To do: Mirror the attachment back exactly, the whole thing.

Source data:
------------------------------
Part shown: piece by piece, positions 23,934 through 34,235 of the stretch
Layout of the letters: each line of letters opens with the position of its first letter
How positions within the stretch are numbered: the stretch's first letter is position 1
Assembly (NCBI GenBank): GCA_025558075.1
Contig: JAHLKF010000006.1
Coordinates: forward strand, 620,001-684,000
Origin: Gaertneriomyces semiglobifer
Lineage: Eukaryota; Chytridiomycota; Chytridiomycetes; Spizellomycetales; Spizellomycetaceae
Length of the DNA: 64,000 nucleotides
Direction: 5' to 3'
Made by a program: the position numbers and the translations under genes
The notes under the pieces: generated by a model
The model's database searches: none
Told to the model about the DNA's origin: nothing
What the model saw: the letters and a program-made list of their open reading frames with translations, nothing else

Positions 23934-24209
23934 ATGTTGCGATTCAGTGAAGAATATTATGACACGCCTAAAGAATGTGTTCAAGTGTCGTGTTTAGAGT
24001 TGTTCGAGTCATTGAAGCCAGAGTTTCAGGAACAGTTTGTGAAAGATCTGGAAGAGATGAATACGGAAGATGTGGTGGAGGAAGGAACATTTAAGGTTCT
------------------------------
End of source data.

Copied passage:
Part shown: piece by piece, positions 23,934 through 34,235 of the stretch
Layout of the letters: each line of letters opens with the position of its first letter
How positions within the stretch are numbered: the stretch's first letter is position 1
Assembly (NCBI GenBank): GCA_025558075.1
Contig: JAHLKF010000006.1
Coordinates: forward strand, 620,001-684,000
Origin: Gaertneriomyces semiglobifer
Lineage: Eukaryota; Chytridiomycota; Chytridiomycetes; Spizellomycetales; Spizellomycetaceae
Length of the DNA: 64,000 nucleotides
Direction: 5' to 3'
Made by a program: the position numbers and the translations under genes
The notes under the pieces: generated by a model
The model's database searches: none
Told to the model about the DNA's origin: nothing
What the model saw: the letters and a program-made list of their open reading frames with translations, nothing else

Positions 23934-24209
23934 ATGTTGCGATTCAGTGAAGAATATTATGACACGCCTAAAGAATGTGTTCAAGTGTCGTGTTTAGAGT
24001 TGTTCGAGTCATTGAAGCCAGAGTTTCAGGAACAGTTTGTGAAAGATCTGGAAGAGATGAATACGGAAGATGTGGTGGAGGAAGGAACATTTAAGGTTCT